On one hand, it is nice to see Bruce Willis actually appearing to care about a role in 2018. On the other, Eli Roth's Death Wish remake feels unnecessary, as have several of the horror director's recent projects. It is not as if this story needed updating; there's already a very competent version of this professional-turned-vigilante tale in Michael Winner's 1974 original Death Wish, starring Charles Bronson. That said, Death Wish 2018 is not a terrible film. It is entertaining, decently acted and very bloody. The film's best trick is the bait-and-switch its marketing team did when they offered up a fairly standard revenge tale to audiences unfamiliar with the gore and violence of Roth's seedier projects. I can now add MoviePass to the things this movie was made for, a list that also includes Redbox and late-night cable. You may be too late to use the former to see Death Wish, but the latter home-entertainment options are still viable.
Surgeon Paul Kersey (Willis) inadvertently invites intruders to his home when his valet overhears that Paul and his family will be away from home that evening. That does not happen thanks to Paul's on-call schedule, and several men break into the Kersey's home, which is occupied by Lucy (Elisabeth Shue) and the couple's daughter Jordan (Camila Morrone). Both women are shot. Lucy dies soon after, and Jordan is taken to the hospital, where she falls into a coma. Paul learns of the crimes when one of the incoming trauma patients turns out to be Jordan. He is temporarily removed from duty, heavily distraught. In the following days, Paul works with Detective Kevin Raines (Dean Norris) but is frustrated by the lack of developments, fearing his wife's case will be like the dozens of other unsolved murders in Chicago. Paul eventually pockets a gun from a gang member being treated in the emergency room, and begins to take the law into his own hands.
This updated Death Wish is softer than the original from its early home invasion. In the original, the daughter was sexually assaulted. Roth chooses to forego that unpleasant plot point, instead placing Jordan in an immobile state. This is not the 1970s, so Death Wish is less gritty than its predecessor, even if it amps up the graphic violence. I did not expect the amount of humor here, much of it thanks to Willis and Vincent D'Onofrio, who plays Paul's brother, Frank. That is actually a welcome addition, and Roth gives the action a sort of campy, heightened reality. Paul's first trip to a gun store, after seeing a commercial with its vivacious spokeswoman, is awkward and unproductive. He later becomes heavily armed, and the film offers a successful late-game joke that is a direct callback to the earlier store visit. As competent as Willis is, I can't help but think a different actor should have played this role. It is hard to erase decades of memories in which Willis plays the hero, and those make it difficult to buy his backsliding, morally ambiguous character here.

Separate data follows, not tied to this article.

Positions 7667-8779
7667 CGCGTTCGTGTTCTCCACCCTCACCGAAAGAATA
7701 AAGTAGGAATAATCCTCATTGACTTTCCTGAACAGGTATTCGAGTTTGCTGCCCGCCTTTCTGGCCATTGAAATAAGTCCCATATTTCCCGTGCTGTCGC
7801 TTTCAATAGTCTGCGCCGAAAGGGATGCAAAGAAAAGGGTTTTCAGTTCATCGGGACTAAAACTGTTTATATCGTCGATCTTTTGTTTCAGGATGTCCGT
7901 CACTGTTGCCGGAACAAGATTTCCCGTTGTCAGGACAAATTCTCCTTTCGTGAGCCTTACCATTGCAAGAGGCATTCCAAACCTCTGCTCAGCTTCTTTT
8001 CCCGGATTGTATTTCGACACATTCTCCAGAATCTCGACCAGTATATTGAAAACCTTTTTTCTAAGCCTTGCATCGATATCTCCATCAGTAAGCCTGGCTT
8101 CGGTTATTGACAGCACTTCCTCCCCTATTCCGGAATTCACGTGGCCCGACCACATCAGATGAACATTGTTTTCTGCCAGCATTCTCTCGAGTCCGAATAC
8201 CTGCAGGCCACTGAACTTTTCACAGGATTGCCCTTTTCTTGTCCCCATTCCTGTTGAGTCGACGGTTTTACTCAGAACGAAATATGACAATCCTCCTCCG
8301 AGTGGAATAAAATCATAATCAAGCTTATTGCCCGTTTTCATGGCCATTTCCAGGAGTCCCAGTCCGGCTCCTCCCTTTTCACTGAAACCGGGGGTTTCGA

The original film and its 1972 source material were released amid the height of violent crime in America. This update falls on a society with different concerns, though placing the action in Chicago, which still suffers from a rash of murders and robberies, was a smart move. Roth also appears to be wearing his politics on his sleeve, particularly as they relate to gun control and home defense. I'm not going to say Death Wish is an overtly political film, but Roth is definitely opening the arsenal for debate. Whether Death Wish benefits from Roth's blood-and-guts excesses is debatable, too, and viewers are treated to cracked necks, smashed heads and obliterated bodies. But for all the in-your-face carnage, this is not a film that leaves much of an impression. You may not return to it again, but Roth's Death Wish remake is worth watching once to see Willis breaking bad.
MGM and Fox provide a strong 2.40:1/1080p/AVC-encoded transfer for this film. There is plenty of nighttime action in Death Wish, and the transfer handles this expertly, offering inky blacks and strong shadow detail. Action is clear; motion blur is almost nonexistent; and colors never bleed. Fine-object details are abundant, and wide shots are deep and clear. I noticed no issues with digital noise or edge enhancement. Other than some minor softness, this is an excellent image.
The disc only offers a 5.1 DTS-HD Master Audio mix, but it is more than competent to handle the bone-breaking action. This surround-heavy mix offers ample LFE support to rock the living room. Bullets whiz around the sound field, and the ambient sounds of Chicago wrap the viewer and pull them into the environment. Dialogue is crisp and clean, and the score sounds deep and realistic. French, Spanish and English 5.1 Dolby Digital mixes are included, as are English SDH, French and Spanish subtitles.
PACKAGING AND EXTRAS:
This two-disc set includes the Blu-ray, a DVD and an HD digital copy. The discs are packed into an eco-case that is wrapped in a slipcover. Extras include an enthusiastic Commentary by Director Eli Roth that, while entertaining, glosses over some of the pre-production issues with the film, particularly Joe Carnahan's screenwriting involvement; Deleted Scenes (6:10/HD) with optional commentary by Roth and Producer Roger Birnbaum; Mancow Morning Show Extended Scenes (3:39/HD); Sway in the Morning Extended Scene (2:51/HD); Vengeance and Vision: Directing Death Wish (11:44/HD); a Grindhouse Trailer (2:02/HD), which is the disc's best extra; and the Theatrical Trailer (2:25/HD).
More unnecessary than terrible, this Death Wish remake offers Director Eli Roth's trademark blood and gore, but does little to distinguish itself from a host of other action films. Bruce Willis is back in relatively good from, which is refreshing, but this remake lacks the impact of the gritty original. Rent It.